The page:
The United States Department of Education made headlines Monday (June 8, 2015) announcing that it would forgive the federal student loans for former students of Corinthian Colleges Inc., the now-defunct for-profit post-secondary education company that operated the Everest, Heald College, and WyoTech chains of colleges. According to news reports, the total bill could reach $3.5 billion if all federal loans to Corinthian students are forgiven.
The Department of Education had fined Corinthian’s Heald College, which operates mostly in California, $30 million in April for allegedly providing inaccurate information about graduate’s job prospects at each of its twelve campuses. In a scenario reminiscent of the sub-prime mortgage loan debacle, Corinthian (and other leading for-profit education companies) have been accused of luring low-income, often minority students into expensive courses and federal students loans, often in IT (information technology) related fields, that led not to higher paying jobs and better opportunities, but rather a modern form of debt peonage.
Heald College, in particular, had a number of campuses in the Silicon Valley and is one of a number of for-profit colleges and universities in the Silicon Valley that have a long history of peddling courses, certificates, and degrees that will allegedly enable students to get high paying “technology” jobs. It is common especially during boom periods such as the late 1990’s dot com bubble and the current mobile mania, to encounter advertising for these programs that often appears aimed at minorities that are underrepresented in the “tech” industry, notably the Silicon Valley’s large Hispanic population. Not infrequently, the advertising and marketing campaigns reference government reports and industry claims of a desperate shortage of STEM (Science, Technology, Engineering, and Mathematics) workers and especially programmers.
Technology industry leaders frequently express concern about the allegedly poor state of K-12 education in the United States and specifically poor educational opportunities for “minorities,” meaning primarily Hispanics and African-Americans. Facebook founder Mark Zuckerberg famously donated $100 million to struggling schools in Newark, New Jersey, with disappointing results. The widely viewed code.org inspirational video on teaching “coding” in schools features minority students from the Knowledge is Power Program (KIPP) charter schools. Former Microsoft CEO Bill Gates is noted for his education reform efforts and driving role in the controversial Common Core education standards.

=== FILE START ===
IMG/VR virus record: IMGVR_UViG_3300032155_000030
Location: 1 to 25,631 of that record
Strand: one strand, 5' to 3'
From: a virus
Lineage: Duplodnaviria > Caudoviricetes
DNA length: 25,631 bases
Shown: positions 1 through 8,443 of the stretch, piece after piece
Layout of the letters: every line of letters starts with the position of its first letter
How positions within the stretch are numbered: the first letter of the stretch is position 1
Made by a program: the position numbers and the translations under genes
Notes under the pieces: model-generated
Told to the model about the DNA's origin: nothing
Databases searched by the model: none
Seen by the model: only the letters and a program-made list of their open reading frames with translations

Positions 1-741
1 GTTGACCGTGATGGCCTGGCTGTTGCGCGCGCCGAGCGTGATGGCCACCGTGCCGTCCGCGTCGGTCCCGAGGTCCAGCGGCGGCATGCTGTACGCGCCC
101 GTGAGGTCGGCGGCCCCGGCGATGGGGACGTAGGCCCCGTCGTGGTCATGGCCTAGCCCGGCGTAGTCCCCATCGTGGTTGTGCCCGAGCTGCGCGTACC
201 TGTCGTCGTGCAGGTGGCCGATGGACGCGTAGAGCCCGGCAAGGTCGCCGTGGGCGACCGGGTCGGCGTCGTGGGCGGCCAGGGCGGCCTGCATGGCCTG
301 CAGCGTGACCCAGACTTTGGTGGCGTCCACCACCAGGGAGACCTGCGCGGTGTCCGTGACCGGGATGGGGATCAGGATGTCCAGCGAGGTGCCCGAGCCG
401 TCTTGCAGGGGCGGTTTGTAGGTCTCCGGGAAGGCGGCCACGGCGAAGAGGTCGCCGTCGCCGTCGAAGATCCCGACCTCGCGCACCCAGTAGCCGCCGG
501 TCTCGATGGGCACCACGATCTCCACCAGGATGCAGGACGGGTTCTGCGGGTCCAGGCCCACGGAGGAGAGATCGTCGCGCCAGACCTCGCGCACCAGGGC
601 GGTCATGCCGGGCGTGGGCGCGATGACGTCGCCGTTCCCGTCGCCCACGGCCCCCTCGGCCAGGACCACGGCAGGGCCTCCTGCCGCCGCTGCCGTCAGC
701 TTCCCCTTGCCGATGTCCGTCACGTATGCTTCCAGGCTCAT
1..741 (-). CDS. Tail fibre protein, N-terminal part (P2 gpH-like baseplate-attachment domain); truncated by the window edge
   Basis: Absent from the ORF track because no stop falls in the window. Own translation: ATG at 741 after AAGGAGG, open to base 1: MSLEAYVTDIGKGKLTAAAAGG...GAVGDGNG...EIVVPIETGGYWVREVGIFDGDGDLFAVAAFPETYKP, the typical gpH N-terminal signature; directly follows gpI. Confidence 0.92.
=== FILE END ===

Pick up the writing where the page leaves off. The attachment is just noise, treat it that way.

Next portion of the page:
Technology leaders often explicitly or implicitly blame the “pipeline” for the notoriously low numbers of African-Americans and Hispanics with leadership or engineering jobs at major technology companies. The problem is awful education at the K-12 (Kindergarten through 12th grade) level, like those terrible schools in Newark, they seem to say. The Silicon Valley is a meritocracy and if only the schools would produce qualified minorities, the technology industry would welcome them with open arms.
With occasional exceptions, the major, mostly advertising funded mass media repeats these claims without criticism. A notable exception is the article “Tech jobs: minorities have degrees but don’t get hired” by Elizabeth Weise and Jessica Guynn, USA Today, Oct, 13, 2014. They found that leading technology employers focus recruitment on very elite programs such as UC Berkeley, MIT, Carnegie-Mellon, Caltech (shameless plug for my alma mater), and so forth where Hispanics and African-Americans are quite rare and avoid lower-ranked but accredited and often cheaper schools where most Hispanics and African-Americans who do get CS and other technical degrees attend. Heald and similar schools are far, far outside this charmed inner circle.
It is hardly surprising given these claims of desperate shortages and meritocracy that many members of minority and low income groups fall prey to questionable claims by Heald and similar operations. It is worth emphasizing that the federal government and the Obama Administration are major purveyors of the desperate STEM worker shortage claims. They bear some responsibility for promoting these beliefs among low income and minority groups, especially since President Obama is a member of a minority group and likely to be trusted as “one of us.”